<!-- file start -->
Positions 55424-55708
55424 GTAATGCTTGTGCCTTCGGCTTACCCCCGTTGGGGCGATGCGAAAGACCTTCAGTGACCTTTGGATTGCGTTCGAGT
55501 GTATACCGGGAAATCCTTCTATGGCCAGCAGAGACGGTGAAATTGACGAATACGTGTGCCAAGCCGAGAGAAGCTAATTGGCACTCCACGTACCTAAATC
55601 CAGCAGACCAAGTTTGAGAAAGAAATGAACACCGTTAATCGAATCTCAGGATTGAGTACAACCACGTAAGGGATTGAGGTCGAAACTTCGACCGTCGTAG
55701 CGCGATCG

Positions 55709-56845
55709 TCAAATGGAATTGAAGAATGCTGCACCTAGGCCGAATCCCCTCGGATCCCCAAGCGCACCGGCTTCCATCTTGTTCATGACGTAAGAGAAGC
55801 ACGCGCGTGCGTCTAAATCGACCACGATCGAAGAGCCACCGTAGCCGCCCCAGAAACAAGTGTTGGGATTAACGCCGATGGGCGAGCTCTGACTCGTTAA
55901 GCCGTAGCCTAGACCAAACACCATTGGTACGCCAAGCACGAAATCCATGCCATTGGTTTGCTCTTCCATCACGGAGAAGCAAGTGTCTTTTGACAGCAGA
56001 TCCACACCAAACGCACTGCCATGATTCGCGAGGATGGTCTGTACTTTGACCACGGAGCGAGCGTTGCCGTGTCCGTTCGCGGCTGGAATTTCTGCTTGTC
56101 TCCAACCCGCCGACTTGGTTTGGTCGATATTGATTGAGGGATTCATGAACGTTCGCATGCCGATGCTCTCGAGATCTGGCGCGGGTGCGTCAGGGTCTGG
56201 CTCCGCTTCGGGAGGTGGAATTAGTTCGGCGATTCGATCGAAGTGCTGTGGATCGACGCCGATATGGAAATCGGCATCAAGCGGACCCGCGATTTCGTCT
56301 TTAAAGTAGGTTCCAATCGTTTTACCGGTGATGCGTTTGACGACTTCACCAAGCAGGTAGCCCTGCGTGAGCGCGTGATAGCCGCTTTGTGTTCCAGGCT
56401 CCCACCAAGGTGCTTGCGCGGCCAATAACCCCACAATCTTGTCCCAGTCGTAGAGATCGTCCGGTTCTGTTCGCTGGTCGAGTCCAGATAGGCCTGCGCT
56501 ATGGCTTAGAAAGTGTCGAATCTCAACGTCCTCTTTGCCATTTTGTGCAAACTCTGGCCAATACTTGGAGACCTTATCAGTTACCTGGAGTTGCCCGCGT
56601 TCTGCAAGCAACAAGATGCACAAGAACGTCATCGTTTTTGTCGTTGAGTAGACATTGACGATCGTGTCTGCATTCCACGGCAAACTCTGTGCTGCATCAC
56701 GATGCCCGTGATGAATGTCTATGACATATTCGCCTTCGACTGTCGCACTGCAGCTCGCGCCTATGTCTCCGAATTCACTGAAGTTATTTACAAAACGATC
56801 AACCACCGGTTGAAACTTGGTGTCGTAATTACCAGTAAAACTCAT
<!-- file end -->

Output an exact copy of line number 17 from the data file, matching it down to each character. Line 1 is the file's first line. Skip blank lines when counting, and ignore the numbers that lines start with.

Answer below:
56701 GATGCCCGTGATGAATGTCTATGACATATTCGCCTTCGACTGTCGCACTGCAGCTCGCGCCTATGTCTCCGAATTCACTGAAGTTATTTACAAAACGATC